Jim Thompson was an American architect who served in Thailand during WWII. He is the man responsible for the popularity of Thai silk worldwide, the man who saved it from the threat of extinction. But while on a trip to Malaysia in 1967, he went out for a stroll never to be seen again. This mysterious disappearance fuelled various theories, with one about him being a victim of a hit-and-run car accident, and the other which surmises that he was eaten by a tiger or lion in the jungles of Malaysia. Still another, more exciting, theory is that he was murdered or captured by spies.
He joined the various rooms that fronted the klong (canal) with a terrace. We removed our shoes and deposited our bags (no pictures allowed inside the house) and followed an English speaking guide up a teak staircase. Everywhere you looked were antiques and treasures from the East and West: a crystal chandelier hung from the drawing room, there were rare Chinese porcelain pieces, an extensive art collection, Burmese images stood in niches that were once windows, colorful silk cushions strewn about. In his library and bedroom remained some of Jim's personal possessions and artefacts, left behind as if still waiting for their master to come home and use them once again.
He loved to entertain and one can only imagine the extraordinary characters that walked through those black and white tiled floors at the entrance. As we walked through the house, I felt a slight sadness and silently wished he were still alive. He would have been an interesting fellow to meet!
kuaytiaw phàt thai
As if the tom yam kung wasn't enough, we had to have the Green Curry with Eggplant and Chicken or kaeng khiaw-waan. Now, woah! Hot doesn't even begin to describe this dish. You know how you can't pull yourself away from a car wreck? Yup, something like that. All it took was more rice and alternating bites of the sweet and tangy pomelo salad. I wondered briefly if I would ever regain full use of my tongue. But the temporary discomfort is really such a small price to pay for such an ambrosial dish, don't you think?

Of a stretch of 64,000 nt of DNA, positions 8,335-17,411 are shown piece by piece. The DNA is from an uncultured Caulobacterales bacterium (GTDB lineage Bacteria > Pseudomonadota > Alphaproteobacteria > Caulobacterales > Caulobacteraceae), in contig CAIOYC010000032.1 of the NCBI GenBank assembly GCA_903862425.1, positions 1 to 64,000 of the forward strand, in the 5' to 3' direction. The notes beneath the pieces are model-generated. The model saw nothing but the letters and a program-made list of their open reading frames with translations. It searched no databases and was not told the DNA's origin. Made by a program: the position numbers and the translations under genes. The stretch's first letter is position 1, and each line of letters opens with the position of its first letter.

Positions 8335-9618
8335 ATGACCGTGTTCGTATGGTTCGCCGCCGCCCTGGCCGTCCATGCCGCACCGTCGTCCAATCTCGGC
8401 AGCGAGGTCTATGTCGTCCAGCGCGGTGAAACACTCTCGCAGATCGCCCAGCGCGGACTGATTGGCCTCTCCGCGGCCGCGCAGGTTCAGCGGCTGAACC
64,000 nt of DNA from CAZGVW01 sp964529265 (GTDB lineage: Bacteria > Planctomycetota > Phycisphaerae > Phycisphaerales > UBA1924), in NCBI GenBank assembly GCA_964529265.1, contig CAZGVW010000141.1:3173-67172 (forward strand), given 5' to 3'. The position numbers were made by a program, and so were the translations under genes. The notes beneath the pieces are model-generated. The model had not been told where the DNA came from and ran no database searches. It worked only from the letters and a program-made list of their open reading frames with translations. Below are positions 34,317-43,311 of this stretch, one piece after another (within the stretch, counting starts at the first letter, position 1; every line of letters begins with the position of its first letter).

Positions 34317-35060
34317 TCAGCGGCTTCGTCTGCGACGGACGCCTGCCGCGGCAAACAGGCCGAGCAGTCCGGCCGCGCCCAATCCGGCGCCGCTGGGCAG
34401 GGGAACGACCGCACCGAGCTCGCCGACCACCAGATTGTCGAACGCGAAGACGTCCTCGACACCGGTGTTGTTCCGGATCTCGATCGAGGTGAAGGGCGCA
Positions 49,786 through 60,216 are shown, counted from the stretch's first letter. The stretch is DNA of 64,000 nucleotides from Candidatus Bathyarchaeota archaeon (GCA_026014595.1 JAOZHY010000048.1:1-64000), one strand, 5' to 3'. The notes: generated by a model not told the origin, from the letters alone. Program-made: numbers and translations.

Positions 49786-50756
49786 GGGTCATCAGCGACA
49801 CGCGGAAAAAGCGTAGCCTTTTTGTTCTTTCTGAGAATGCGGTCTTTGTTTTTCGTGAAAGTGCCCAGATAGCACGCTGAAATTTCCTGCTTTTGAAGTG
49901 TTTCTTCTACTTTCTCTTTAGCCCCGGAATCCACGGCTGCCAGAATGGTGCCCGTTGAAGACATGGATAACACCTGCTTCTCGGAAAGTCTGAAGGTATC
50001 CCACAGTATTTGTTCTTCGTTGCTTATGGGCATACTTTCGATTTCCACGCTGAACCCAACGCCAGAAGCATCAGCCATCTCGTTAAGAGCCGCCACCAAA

Ahhh, the pièce de résistance. These could possibly be the two most delicious mango desserts this side of the hemisphere. They were the perfect sweet ending, kind of like a soft, velvety cushion for our tongues and palates. Refreshing and so so comforting. Khao niaw ma-muang , that's the tongue-twisting name for what is fresh ripe mangoes served with sticky rice sweetened in coconut milk. Ma-muang, that's the Thai name for my most favorite fruit in the world. We also had some ma-muang with sago (or tapioca pearls) in sweet coconut milk. They were delicious and I'm craving for them now as I type this.
After lunch, we continued to explore the grounds, spending a considerable amount of time inside the gift shop. My friends bought pretty silk fabrics and scarves with delicate patterns. I, on the other hand, bought At The Table of Jim Thompson, a cookbook with recipes by the chefs of the Jim Thompson restaurants. I've already bookmarked the recipes I want to try, about 5 of them for starters. Hopefully I do it justice. :)
The Jim Thompson House Gift Shop